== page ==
Sarah Mercado started her position as Director of Career Pathways Services at Manufacturing Renaissance in August of this year. However, her family background and career path prepared her for this work well before this year. She was born in the Dominican Republic; her life there and here has often been tied to social justice issues, including her career working with underserved youth.
“I appreciate how Manufacturing Renaissance builds relationships with youth participants in its programs – relationships that actually evolve into partnerships over the years,” she says. “The organization really wants youth to be supported in these programs and prepare for a job in manufacturing.”
In her work for the Renaissance, Mercado says she will strive to provide operations support “so we can codify and simplify how we are offering services to participants in the Manufacturing Connect and Young Manufacturers Association programs.”
Mercado shares a story about how her father, who is from the Dominican Republic, and her mother, an American, met as community organizers in the 1970s in the Dominican Republic. “They were working on a cooperative campaign for land rights for people there,” she says. “My mom was affiliated with a church; my dad, with a community organization.”
Focus on social issues
When she was in high school, Mercado’s family moved to the states, landing in Naperville, IL. Over the years, her experience has shown her the impact that poverty can have on people and communities. “In the U.S., the inequality is astronomical. In Latin America, even more so. One difference is that in Latin America, you’re always confronted with inequality. Here, it’s more segregated.”
“I’ve moved so many times, but I see the same problems,” she says. “Part of why I have this perspective is that some of these problems are universal.”
As a student at Macalester College in St. Paul, MN, she studied urban geography, a field that further sparked her growing interest in social issues, including housing, transportation, and other issues.
Later, she worked with neighborhood groups in Boston. While working with a group to keep a local YMCA open, she ran a youth employment program. That led to a position where she ran a college and career preparation academy at a high school. “I decided to focus on youth and keep working in education,” she says. One experience she loved, she says, was the opportunity to build a parent advocacy group.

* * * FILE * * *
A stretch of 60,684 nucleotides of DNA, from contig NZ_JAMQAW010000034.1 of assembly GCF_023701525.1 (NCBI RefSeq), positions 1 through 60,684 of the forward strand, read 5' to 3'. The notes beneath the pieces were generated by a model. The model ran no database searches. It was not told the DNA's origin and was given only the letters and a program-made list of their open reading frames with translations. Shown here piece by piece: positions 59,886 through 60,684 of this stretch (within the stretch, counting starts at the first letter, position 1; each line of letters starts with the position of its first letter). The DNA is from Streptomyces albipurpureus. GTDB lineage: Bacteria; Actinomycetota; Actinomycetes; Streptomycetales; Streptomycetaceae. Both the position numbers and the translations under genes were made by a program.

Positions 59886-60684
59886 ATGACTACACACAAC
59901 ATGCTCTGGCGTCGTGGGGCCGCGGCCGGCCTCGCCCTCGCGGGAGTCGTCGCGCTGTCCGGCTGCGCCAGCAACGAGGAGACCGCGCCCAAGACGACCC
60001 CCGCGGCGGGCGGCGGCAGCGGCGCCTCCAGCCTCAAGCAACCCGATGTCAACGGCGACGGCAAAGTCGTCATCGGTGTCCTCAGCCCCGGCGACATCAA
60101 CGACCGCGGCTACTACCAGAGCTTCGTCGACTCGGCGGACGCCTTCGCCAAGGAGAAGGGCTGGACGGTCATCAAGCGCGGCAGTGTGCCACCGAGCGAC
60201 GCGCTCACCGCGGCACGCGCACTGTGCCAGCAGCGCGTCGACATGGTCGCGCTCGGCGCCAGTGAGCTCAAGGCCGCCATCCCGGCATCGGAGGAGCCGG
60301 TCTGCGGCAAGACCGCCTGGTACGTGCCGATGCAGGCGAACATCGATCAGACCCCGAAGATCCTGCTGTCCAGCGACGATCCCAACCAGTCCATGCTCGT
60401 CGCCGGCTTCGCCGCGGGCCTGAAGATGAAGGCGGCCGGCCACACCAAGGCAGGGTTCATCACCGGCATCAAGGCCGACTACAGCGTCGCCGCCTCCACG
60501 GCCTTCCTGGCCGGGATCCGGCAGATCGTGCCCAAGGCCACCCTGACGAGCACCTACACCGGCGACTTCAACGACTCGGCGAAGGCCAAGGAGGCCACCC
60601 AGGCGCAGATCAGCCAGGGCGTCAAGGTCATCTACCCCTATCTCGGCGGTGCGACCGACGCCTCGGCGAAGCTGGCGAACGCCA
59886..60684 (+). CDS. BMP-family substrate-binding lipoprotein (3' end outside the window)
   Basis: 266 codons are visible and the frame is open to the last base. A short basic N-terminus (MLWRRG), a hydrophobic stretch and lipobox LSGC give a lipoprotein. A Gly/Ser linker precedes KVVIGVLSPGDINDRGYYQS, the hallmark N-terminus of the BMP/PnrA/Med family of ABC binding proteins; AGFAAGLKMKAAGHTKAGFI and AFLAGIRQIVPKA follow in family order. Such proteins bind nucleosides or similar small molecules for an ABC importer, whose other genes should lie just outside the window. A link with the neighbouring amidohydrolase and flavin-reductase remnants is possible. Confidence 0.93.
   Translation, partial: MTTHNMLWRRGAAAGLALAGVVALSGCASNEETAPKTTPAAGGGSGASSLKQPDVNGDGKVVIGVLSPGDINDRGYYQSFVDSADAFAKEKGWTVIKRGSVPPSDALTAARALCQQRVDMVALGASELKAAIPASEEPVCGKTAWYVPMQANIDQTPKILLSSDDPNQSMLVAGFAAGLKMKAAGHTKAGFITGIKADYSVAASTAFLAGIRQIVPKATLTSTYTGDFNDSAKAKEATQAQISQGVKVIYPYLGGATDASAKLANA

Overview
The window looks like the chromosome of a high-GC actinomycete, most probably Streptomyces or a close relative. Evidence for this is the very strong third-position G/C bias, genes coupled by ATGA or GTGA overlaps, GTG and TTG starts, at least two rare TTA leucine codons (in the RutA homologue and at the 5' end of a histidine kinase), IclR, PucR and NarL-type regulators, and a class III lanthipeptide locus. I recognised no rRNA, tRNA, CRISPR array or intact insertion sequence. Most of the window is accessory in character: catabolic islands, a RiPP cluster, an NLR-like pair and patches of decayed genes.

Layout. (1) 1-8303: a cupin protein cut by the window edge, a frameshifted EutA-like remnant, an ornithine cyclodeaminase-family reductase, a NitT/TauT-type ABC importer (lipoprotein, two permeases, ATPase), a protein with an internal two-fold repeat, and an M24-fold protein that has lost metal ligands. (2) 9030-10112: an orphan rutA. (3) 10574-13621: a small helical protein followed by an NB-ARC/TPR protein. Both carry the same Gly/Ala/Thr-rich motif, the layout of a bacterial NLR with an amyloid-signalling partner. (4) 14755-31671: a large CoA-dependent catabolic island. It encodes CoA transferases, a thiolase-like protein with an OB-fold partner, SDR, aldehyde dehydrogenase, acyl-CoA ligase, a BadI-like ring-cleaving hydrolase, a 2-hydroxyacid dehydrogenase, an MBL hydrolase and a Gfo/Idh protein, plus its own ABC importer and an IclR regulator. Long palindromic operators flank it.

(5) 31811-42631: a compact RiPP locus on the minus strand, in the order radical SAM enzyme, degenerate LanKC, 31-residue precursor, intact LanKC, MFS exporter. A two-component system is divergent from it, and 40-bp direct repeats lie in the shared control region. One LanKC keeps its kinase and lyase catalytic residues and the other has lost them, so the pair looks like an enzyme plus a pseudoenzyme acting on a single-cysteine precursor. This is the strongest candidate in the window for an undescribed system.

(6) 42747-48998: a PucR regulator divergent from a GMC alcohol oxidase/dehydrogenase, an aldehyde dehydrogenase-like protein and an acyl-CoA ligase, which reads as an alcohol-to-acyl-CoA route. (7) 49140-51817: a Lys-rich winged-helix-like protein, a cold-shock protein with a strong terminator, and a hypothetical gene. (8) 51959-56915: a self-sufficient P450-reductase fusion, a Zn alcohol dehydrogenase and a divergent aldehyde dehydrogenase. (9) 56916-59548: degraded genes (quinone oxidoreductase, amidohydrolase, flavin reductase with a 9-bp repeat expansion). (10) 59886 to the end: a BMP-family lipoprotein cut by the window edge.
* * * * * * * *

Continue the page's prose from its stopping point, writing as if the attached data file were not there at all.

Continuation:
Her interest in working with youth grew. “I became really interested in youth who are not finding success in typical classrooms,” she says. “We have to ask what supports are viable, and how these students can get what they need to participate in the economy.”
Mercado came back to the Chicago area to be closer to her family, and worked for Youth Guidance, a social service organization in the city. Initially, she was a Career Specialist for Youth Guidance at Roberto Clemente Community Academy, coaching youth for workplace readiness and successful post-secondary transitions. “I was like a career coach, and worked directly with youth,” she says. She also worked as a curriculum specialist at Youth Guidance, helping to pioneer a career-readiness program based on social emotional learning. In addition, she was instrumental in piloting a program design called the @Work Initiative, which supported over 150 youth and is now being expanded to Boston and Washington.
“What I saw, more and more, was how important social-emotional learning and skills are,” she says. “Young people need to develop self-awareness, interests, values, and a professional identity.” She adds that “We want youth to be more like adults and know what they want, regulate, keep emotions in check. Fun is always secondary. But sometimes we treat fun like it’s only relevant to kindergartners – or adults with extra cash to spend.”
While at Youth Guidance, she also learned about Manufacturing Renaissance firsthand during a visit to the organization’s program that was based in Austin at the time.
These days, she sees how her father’s work intersected in a way with the work of Dan Swinney, founder of Manufacturing Renaissance. “My father was actively involved in starting a union, and ended up being a spokesperson for workers. Many years ago, Dan embedded himself as an iron worker in a factory. Both were focused on community, people’s rights, and justice.”
Looking forward, Mercado is eager to help Manufacturing Renaissance meet another challenge – connecting with employers to help them onboard new employees. “Our work with youth is only as relevant as how we work with employers,” she says.
Where can this work go in the next few years? Though her work is often focused on the moment, she also takes a wider view. “I am a systems thinker,” she says. “What I’m committed to is projects that can become scalable models for a different kind of economy – one that is inclusive. You cannot continue to exclude people. You have to be actively inclusive.”
The mission statement of Manufacturing Renaissance is to “advance inclusive sustainable development anchored in manufacturing.” “I can actually see that mission statement being realized,” Mercado says. “It’s so practical.”